According to an article in the New York Times this weekend titled “Bad Food? Tax It, and Subsidize Vegetables ,” the author, Mark Bittman, puts forth a radical plan. Tax unhealthy food and subsidize vegetables. At first glance, I sagged. Not another tax. People are going to eat junk, regardless of a 20 cent increase in the price of a Coke.
Or would they?
Bittman offers a convincing argument. The Rudd Center for Food Policy and Obesity at Yale, a non-profit organization fighting obesity and weight stigma, cites that a penny an ounce is the right amount of tax for the desired benefit, although Bittman would put it at two pennies per ounce. That’s 64 more cents for a Big Gulp, which, if you’re really, really thirsty, might still be worth it. As long as you don’t mind the extra 400 or so calories.
Just one trip to a shopping mall (or Disneyland or just about anywhere in the Midwest) and a plain fact becomes hard to ignore. Obesity is on the rise. The cheapest food–corn and soy which are used to make high-fructose corn syrup and vegetable oil, the stuff that farmers are paid by our government to grow—is used to create junk food. So in a sense our tax money is being used to create an unhealthy, increasingly non-active citizenry while allowing purveyors of junk food all the benefits.
This is just plain wrong.
As much as I would love to bury my head in a snow bank and pretend that the rest of the world longs for active days and a healthy body, there’s just too much evidence to the contrary. Instead of promoting health, our culture promulgates cheap, fast food that might be “finger lickin’ good,” but it also contributes to a myriad of health problems, including cardiovascular disease, diabetes and obesity. What’s the number one way to combat these conditions?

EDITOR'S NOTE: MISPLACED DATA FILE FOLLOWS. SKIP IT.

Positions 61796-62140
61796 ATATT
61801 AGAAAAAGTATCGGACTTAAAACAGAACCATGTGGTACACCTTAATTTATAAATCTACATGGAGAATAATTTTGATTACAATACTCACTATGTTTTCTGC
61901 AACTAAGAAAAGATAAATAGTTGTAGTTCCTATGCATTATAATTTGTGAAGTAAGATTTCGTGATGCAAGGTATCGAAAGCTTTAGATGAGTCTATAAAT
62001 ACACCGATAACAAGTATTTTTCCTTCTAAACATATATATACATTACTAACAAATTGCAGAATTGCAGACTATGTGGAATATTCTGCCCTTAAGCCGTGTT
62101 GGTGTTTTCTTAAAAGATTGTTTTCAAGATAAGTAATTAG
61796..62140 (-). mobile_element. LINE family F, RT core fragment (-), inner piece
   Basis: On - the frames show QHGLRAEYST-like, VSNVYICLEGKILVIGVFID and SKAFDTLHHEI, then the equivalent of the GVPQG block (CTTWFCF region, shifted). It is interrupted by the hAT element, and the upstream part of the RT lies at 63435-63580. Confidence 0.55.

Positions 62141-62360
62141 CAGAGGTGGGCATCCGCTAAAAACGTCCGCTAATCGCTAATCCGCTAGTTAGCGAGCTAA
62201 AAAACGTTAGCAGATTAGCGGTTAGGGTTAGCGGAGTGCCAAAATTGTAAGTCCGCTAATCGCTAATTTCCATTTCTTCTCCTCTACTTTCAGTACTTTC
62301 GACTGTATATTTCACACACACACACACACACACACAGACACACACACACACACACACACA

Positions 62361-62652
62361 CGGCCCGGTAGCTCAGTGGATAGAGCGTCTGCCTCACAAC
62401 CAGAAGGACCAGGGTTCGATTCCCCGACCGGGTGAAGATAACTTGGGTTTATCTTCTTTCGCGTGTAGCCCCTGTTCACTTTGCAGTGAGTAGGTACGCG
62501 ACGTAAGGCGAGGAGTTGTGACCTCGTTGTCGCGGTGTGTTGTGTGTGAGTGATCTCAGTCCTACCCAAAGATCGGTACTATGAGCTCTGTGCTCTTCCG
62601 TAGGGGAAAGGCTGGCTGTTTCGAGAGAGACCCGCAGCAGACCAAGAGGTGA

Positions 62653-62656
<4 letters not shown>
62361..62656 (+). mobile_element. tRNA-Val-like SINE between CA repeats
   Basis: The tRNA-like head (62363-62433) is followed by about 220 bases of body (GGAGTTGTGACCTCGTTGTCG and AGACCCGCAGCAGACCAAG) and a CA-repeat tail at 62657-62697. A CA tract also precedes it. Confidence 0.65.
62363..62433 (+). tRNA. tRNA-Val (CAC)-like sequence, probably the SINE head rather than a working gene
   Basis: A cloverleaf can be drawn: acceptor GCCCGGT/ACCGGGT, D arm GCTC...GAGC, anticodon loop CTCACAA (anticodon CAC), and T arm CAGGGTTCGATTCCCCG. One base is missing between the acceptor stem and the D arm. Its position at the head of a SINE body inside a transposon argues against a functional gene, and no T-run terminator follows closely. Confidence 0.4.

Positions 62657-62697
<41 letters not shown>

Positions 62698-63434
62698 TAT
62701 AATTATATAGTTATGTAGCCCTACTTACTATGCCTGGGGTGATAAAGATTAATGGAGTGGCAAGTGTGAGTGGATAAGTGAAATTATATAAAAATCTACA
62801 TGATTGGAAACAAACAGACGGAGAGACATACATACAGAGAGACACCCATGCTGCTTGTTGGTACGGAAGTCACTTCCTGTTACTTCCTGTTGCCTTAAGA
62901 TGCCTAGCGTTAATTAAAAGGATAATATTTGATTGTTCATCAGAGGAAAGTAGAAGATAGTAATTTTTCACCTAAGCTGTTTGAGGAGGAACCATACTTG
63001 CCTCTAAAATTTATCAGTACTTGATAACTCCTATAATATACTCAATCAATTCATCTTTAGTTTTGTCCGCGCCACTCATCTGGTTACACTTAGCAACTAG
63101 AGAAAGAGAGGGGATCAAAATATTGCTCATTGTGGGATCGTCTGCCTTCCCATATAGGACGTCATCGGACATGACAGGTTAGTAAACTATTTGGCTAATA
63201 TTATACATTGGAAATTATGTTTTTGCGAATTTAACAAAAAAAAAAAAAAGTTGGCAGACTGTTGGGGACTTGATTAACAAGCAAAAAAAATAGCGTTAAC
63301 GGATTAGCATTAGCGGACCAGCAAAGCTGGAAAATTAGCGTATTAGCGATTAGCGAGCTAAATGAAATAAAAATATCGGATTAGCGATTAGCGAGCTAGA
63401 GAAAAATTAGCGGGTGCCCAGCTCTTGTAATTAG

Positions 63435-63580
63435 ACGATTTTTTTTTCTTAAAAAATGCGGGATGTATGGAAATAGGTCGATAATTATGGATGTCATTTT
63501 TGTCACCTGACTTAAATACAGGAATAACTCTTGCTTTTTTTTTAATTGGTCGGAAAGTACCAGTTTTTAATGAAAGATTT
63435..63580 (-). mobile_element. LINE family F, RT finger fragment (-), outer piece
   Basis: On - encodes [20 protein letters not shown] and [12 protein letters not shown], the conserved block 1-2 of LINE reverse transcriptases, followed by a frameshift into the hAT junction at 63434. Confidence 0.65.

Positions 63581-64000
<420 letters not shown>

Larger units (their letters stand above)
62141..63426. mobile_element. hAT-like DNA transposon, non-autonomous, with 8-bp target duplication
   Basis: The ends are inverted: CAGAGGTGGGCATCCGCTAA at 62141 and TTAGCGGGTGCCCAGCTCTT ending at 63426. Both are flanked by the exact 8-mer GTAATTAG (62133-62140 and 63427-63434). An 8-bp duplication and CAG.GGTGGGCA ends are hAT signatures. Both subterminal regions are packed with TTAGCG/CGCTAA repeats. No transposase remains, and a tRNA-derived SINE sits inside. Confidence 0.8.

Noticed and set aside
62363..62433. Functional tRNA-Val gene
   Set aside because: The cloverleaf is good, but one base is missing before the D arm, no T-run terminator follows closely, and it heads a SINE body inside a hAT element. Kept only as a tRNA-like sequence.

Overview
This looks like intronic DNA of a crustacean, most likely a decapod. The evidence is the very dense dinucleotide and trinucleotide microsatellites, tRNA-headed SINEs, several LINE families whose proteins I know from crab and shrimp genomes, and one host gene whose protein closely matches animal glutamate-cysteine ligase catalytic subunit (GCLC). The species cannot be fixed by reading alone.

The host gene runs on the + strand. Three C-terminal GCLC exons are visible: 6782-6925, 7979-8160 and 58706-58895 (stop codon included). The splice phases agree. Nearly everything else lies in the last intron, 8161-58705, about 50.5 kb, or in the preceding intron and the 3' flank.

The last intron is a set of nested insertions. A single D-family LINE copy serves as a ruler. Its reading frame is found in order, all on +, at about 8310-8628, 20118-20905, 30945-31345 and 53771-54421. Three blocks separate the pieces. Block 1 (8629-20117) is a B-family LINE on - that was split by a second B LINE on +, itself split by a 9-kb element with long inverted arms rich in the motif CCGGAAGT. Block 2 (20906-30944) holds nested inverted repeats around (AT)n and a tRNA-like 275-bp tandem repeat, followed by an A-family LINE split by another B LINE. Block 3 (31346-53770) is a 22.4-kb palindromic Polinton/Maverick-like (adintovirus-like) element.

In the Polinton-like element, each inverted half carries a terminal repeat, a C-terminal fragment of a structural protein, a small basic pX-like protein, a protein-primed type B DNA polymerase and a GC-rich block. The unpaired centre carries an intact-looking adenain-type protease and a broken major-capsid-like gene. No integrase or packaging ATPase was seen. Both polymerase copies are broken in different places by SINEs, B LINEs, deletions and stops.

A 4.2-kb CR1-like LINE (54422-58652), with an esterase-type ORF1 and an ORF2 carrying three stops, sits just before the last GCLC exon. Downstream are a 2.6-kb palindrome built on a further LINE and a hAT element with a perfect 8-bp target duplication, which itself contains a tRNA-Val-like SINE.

Say it with me now, people: A healthy diet.
In his article, Bittman offers a call to action. Put a heavy tax on sugary sodas and other junk food and use that money to subsidize vegetables, fruits and whole grains.
It’s not as radical as it sounds. Denmark’s saturated fat-tax goes into effect October 1st, and several states already have a tax on soda. In his version, Bittman wants to see an excise tax, one that shows up on the price tag, not just at the cash register.
The Rudd Center website has a calculator that figures the plan’s monetary and human savings. Over the next decade a 20 cent tax on sugary sodas would yield $30 Billion, prevent 400,000 cases of Type 2 diabetes and 1.5 million people from become obese.
This article offers a perfect solution. Hey, if you want to eat junk—if you’re the type that says I’ll eat whatever I please, thank you very much, fine. Go right ahead. The world is overpopulated anyway. But our nation shouldn’t be strapped with your health bill. Nor should our government pay farmers to grow that unhealthy food for you.
I’m all for a healthier citizenry. I vote for eating the right foods, maintaining a healthy body and using it to be active and enjoy life.
Besides, while a Big Mac be delicious, it doesn’t last. Nor will it add much to your overall happiness. But the ability to stand atop a pristine slope, your lungs sucking in the crisp air, your legs ready to piston your skis across the steep snow, your body full of fuel, not poison, is a gift everyone should enjoy.
So let there be a tax on bad food. In my estimation, it will only lead to happier people, more ski days and fewer disease.
And who can argue with that?
Well, maybe you can. What are your thoughts on taxing bad food? Leave a note below by clicking on the “comment” button and join the conversation.